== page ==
Psalm 71:1-4 In you, O LORD, I have taken refuge; let me never be put to shame. Rescue me and deliver me in your righteousness; turn your ear to me and save me. Be my rock of refuge, to which I can always go; give the command to save me, for you are my rock and my fortress. Deliver me, O my God, from the hand of the wicked, from the grasp of evil and cruel men.
Working with three other men in a close and cramped room, we toiled unrelentlessly on the company budget. Getting up for a drink, I walked around the cluttered table and tripped over an unseen cord. Black, went the computer monitors. Everyone in the room froze. I looked down in disbelief to see the power cord for the computers unplugged. I had zapped all the work we had completed that day. No one had backed up the system.
Thoughts and feelings flooded over me. I felt as if I had let everyone down. I thought I had wasted the time we all had put in that day. I felt so imcompetent and helpless. What an idiot I was to have not seen the cord. What a failure I am. Then the others responded. I let their words of anger affirm my stinking thinking at that moment. I believed their lies about me. I was falling head first into the abyss of self defeat. In the end I had allowed by self worth and acceptance be determined by an accident, by unfortunate circumstances. Their failure to do a back-up to save the work became my failure. They had done nothing to cause the situation. They did not see that their actions or lack of action as a contributing factor to this situation. I would be the scapegoat. I let myself become the scapegoat.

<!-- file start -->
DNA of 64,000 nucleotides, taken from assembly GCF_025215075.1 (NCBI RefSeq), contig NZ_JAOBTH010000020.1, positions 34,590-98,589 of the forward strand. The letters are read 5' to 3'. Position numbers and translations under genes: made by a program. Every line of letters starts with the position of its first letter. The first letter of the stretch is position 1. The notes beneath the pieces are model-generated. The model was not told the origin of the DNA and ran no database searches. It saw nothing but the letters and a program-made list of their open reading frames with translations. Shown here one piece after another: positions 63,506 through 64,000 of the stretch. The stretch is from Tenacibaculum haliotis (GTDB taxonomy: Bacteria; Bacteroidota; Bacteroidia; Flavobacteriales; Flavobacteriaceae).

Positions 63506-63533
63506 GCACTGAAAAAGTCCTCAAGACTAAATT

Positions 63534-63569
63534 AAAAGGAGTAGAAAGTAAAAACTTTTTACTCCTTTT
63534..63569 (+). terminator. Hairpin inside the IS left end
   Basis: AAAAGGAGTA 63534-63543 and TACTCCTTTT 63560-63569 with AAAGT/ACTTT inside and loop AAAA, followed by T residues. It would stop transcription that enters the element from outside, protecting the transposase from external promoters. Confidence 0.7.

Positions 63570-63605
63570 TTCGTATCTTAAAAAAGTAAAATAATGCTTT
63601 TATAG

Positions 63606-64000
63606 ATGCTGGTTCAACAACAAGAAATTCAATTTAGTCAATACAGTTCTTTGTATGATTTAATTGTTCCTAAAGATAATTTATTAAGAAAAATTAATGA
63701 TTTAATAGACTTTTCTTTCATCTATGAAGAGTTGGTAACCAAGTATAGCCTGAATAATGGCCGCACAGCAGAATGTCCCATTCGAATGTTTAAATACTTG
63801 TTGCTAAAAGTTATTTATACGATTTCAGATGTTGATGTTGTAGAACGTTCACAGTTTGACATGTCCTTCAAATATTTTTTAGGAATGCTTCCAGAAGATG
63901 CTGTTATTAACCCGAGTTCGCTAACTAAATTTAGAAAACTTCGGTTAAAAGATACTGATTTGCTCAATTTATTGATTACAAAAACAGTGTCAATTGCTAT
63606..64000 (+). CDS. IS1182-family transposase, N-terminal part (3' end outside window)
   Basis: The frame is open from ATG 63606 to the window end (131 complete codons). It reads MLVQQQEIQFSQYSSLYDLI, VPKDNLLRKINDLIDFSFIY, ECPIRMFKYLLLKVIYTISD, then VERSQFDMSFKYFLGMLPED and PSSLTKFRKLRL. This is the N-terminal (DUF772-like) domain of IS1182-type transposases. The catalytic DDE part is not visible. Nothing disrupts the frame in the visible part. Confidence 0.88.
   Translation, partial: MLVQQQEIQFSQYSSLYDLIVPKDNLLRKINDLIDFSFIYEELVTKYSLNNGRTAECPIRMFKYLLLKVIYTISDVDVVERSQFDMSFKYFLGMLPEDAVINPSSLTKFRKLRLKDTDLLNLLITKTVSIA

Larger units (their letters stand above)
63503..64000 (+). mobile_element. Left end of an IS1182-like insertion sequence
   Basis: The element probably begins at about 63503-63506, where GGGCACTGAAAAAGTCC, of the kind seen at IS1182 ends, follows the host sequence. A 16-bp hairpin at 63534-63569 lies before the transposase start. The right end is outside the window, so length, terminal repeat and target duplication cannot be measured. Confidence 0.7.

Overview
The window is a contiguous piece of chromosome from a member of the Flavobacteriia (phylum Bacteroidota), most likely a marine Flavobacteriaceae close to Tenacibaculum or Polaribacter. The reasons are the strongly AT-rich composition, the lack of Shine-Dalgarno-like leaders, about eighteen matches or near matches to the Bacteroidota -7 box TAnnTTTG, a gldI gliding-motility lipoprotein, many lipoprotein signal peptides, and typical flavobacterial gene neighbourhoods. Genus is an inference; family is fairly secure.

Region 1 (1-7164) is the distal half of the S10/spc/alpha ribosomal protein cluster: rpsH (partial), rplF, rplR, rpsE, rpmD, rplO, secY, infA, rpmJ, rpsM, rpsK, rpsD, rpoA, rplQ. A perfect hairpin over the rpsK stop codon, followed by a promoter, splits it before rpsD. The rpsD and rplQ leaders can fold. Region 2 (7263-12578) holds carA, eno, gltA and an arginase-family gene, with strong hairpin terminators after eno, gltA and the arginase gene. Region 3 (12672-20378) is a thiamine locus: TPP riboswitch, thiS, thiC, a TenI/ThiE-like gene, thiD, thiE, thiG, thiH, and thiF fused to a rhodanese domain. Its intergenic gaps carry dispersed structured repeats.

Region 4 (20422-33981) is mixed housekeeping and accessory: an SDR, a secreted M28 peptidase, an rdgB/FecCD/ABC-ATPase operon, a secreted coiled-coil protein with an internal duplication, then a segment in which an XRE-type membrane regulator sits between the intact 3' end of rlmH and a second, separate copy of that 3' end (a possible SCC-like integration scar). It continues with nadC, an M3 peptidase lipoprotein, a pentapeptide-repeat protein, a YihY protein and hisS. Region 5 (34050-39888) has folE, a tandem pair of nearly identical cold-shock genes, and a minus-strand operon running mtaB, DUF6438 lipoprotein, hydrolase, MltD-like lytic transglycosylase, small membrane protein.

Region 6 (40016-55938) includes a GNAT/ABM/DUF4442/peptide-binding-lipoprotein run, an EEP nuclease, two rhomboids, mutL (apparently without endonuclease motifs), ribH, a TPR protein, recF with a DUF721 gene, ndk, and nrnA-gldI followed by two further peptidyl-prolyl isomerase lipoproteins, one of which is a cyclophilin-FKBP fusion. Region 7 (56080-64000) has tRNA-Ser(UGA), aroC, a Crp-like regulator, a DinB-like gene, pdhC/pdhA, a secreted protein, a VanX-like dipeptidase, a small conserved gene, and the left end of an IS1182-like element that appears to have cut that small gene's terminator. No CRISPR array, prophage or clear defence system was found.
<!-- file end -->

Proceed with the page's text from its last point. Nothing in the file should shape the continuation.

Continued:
The causes of a low self-worth are many. Neglect teaches the person being neglected that what others are doing is more important. Children, for example, who are left unattended by parents are left to believe that they are less valuable and important than the careers of their parents. Failure compounds our low self-worth when it is viewed as the only course of action or activity to choose from. Failure, seen in this way, denies the variety and opportunities that the life God has given us truly affords in every circumstance we encounter. Think of Moses. He failed in many ways and saw himself through the lens of low self-worth, yet God insisted that he would be the leader of the people, Israel. Failure is something we do but it is not something we are. Unforgiven sin, like termites, will eat away the foundation of our self-worth. Satan wants us to measure our value by what we do, what we have and how we look. Satan encourages us to think that our actions can never be forgiven and new choices with new results be made.
Josh 1:5; Phil. 4:13; 1 John 1:9; Charles Stanley “Our Unmet Needs” p.225